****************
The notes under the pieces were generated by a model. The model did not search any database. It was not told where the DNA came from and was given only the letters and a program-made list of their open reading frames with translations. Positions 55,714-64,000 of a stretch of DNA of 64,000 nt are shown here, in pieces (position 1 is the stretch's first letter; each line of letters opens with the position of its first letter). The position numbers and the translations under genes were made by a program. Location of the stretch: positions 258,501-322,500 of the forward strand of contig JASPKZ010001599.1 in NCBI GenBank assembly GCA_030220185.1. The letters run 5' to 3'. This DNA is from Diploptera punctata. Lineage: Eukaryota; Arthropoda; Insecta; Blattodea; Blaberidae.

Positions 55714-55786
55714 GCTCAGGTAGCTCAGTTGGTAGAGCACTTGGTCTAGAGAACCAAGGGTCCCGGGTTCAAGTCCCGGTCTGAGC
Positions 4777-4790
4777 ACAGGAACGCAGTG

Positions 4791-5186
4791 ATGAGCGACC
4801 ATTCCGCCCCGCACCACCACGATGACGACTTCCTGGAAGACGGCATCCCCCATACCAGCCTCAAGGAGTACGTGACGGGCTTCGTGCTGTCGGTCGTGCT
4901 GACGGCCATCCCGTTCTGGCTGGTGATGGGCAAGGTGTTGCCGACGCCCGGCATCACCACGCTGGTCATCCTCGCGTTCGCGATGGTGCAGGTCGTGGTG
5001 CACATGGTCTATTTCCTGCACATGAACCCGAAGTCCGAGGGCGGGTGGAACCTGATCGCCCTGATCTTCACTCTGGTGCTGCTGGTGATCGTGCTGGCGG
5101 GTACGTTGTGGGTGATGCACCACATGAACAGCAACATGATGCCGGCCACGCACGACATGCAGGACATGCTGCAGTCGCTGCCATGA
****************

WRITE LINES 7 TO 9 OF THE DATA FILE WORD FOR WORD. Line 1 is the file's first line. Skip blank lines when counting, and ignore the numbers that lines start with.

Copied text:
4791 ATGAGCGACC
4801 ATTCCGCCCCGCACCACCACGATGACGACTTCCTGGAAGACGGCATCCCCCATACCAGCCTCAAGGAGTACGTGACGGGCTTCGTGCTGTCGGTCGTGCT
4901 GACGGCCATCCCGTTCTGGCTGGTGATGGGCAAGGTGTTGCCGACGCCCGGCATCACCACGCTGGTCATCCTCGCGTTCGCGATGGTGCAGGTCGTGGTG